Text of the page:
Live animals are traded internationally for slaughter, feeder or breeding purposes. There are countries actively involved in the live animal trade such as New Zealand that regulate the live animal export trade to only include animals for breeding purposes. In 2012, New Zealand’s live export trade of cattle and sheep was worth over NZ$108 million. New Zealand’s major live export markets include cattle trade with China, Vietnam and the Philippines. While live animals that are exported originally for breeding purposes are initially traded according to strict standards, detailed monitoring of the handling conditions of breeding animals post-arrival in the foreign country is not currently undertaken by any live animal exporting country.

The Middle East and Africa are the largest markets for both live cattle and live sheep exports, accounting for around 20% and 75% of international imports respectively. The main factors driving the demand for live animal imports in this region include relatively small domestic livestock industries, religious customs, the absence of infrastructure such as electricity in the poorer nations and government policies favouring livestock imports as part of economic development and effective supply chain strategies.

Table 1 summarises the characteristics of the live animal trade of the major live animal importing countries in the Middle East and Africa. It highlights the diversity of countries operating in the live animal trade which includes countries from within the Middle East and Africa region along with countries from Europe, the Americas, Asia and Oceania.

Table 1:    Major supply sources, population size and religious characteristics for major Middle Eastern and African importers of cattle and sheep.(i)

Import destination Live animal type 

Trade quantity (head) 

 Largest supplier 2nd largest supplier  3rd largest supplier  National population (millions)  Muslim (%) 
 Turkey Bovine  471,571  France  Hungary  US  73.99  99.8%
 Lebanon Bovine  262,965 e  Spain  Brazil  Colombia  4.42  59.7%
 Yemen Bovine  148,731*  Somalia  Ethiopia  Djibouti  23.85  99.0%
 Israel Bovine  131,098  Australia  Jordan  Lithuania  7.90  16.9%
 Egypt Bovine  67,489  Australia  Brazil  US  80.72  90.0%
 Saudi Arabia Sheep and goats 4,147,840 e*
 Sudan  Somalia  Syria  28.28  100.0%
 Nigeria Sheep and goats 1,426,117*
 Algeria  Chad  China  168.83  50.0%
 Bahrain Sheep and goats  475,281*  Australia  Saudi Arabia  Somalia  1.32  81.2%
 Yemen Sheep and goats  415,841*  Somalia  Ethiopia  Djibouti  23.85  99.0%
 Oman Sheep and goats  224,241  Somalia  Iran  Australia  3.31  75.0%

Note:           i Excludes some large import destinations, such as Kuwait and Qatar, due to data limitations   *2011 data, otherwise 2012   e = estimate
Sources:     United Nations Comtrade database, World Bank, CIA World Fact Book, AFI analysis.

Nations in the Middle East and Africa have predominantly Muslim populations, for whom religious beliefs require that meat be ritually slaughtered and preferably traded fresh in local markets. A further factor driving the demand for live exports is that, according to the OECD’s World Energy Outlook 2012, large live animal importing countries such as Yemen and Nigeria have 15 million and 79 million people respectively living in homes without electric power. The lack of electricity is one contributing factor that prevents the establishment of modern supply chains based on the import of frozen or chilled meat.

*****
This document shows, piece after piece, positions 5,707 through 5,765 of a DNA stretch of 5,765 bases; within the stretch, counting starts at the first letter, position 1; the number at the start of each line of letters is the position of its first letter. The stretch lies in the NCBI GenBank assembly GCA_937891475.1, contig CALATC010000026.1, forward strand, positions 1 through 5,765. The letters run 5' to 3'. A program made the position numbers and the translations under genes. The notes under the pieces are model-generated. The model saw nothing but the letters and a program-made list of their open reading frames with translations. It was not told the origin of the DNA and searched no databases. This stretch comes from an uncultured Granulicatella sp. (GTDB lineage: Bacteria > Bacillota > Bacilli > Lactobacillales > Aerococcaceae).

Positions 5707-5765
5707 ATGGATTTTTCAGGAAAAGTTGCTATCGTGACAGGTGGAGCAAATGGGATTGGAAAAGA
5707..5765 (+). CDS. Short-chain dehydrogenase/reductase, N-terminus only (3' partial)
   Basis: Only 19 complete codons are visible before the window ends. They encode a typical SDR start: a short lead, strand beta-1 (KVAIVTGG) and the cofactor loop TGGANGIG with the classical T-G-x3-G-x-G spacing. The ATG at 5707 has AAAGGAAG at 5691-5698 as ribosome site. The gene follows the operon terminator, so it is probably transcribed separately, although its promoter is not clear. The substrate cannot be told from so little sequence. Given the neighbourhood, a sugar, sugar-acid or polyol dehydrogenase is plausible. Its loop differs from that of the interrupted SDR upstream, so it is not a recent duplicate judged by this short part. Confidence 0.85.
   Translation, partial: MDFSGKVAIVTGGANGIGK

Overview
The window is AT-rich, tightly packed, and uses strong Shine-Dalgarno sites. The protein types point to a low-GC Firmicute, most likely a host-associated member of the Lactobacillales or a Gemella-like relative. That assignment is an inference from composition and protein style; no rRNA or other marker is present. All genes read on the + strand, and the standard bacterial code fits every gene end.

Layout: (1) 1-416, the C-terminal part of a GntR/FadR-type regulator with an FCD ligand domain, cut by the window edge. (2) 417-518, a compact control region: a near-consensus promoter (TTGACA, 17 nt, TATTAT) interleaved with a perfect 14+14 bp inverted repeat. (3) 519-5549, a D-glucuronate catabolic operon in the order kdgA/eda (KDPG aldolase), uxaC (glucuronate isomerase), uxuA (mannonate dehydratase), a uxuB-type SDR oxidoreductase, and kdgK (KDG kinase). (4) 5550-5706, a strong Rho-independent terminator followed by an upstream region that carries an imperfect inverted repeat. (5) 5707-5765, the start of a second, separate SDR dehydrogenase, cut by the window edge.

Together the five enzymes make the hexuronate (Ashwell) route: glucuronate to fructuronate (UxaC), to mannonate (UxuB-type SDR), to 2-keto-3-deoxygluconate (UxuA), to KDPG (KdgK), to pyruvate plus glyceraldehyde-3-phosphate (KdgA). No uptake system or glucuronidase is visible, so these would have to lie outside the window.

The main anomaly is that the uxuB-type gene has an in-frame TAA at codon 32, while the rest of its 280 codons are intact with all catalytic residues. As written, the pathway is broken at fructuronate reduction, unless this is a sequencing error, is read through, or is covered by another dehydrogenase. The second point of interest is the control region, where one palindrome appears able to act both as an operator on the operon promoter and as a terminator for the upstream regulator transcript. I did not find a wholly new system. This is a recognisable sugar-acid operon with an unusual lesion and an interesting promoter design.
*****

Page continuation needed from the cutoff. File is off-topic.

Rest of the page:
Israel is a unique Middle Eastern destination for live cattle imports, with a minority of Muslim residents and developed infrastructure. A driver for the live cattle industry in Israel is the desire to optimise the use of local slaughtering capacity and to capture more value from livestock supply chains.

Structural changes in supply chains are impacting on the demand for commodities

In recent years there has been a structural shift in the global trade of bulk agriculture commodities (see Figure 4). Nations that rely upon agricultural imports for their food supplies are increasingly seeking to import raw or minimally processed commodities that are then processed within that nation, prior to distribution and sale to consumers. This trend towards the increased importation of raw or minimally processed products is observed for most major commodities including grains, oilseed and sugar, as well as meat. For grains this shift is demonstrated by the fact that the growth in global bulk wheat exports has been consistently higher than the growth in flour exports. Major grain importing nations have developed flour milling capacity for a range of reasons, and this is increasing demand for the raw commodity rather than processed product.

Figure 4:    International trade of commodities and semi-processed commodities.
Sources:     FAO, AFI analysis.  

Governments of major agricultural importing nations have been generally supportive of this shift towards the importation of raw agricultural commodities, as it creates more jobs in the domestic economy and allows a greater level of control over food supply chains. The most obvious example of this is Chinese imports of soybeans from Brazil for processing in China, a trade that has grown from virtually nothing in 2000 to annual imports approaching US$50 billion in 2012.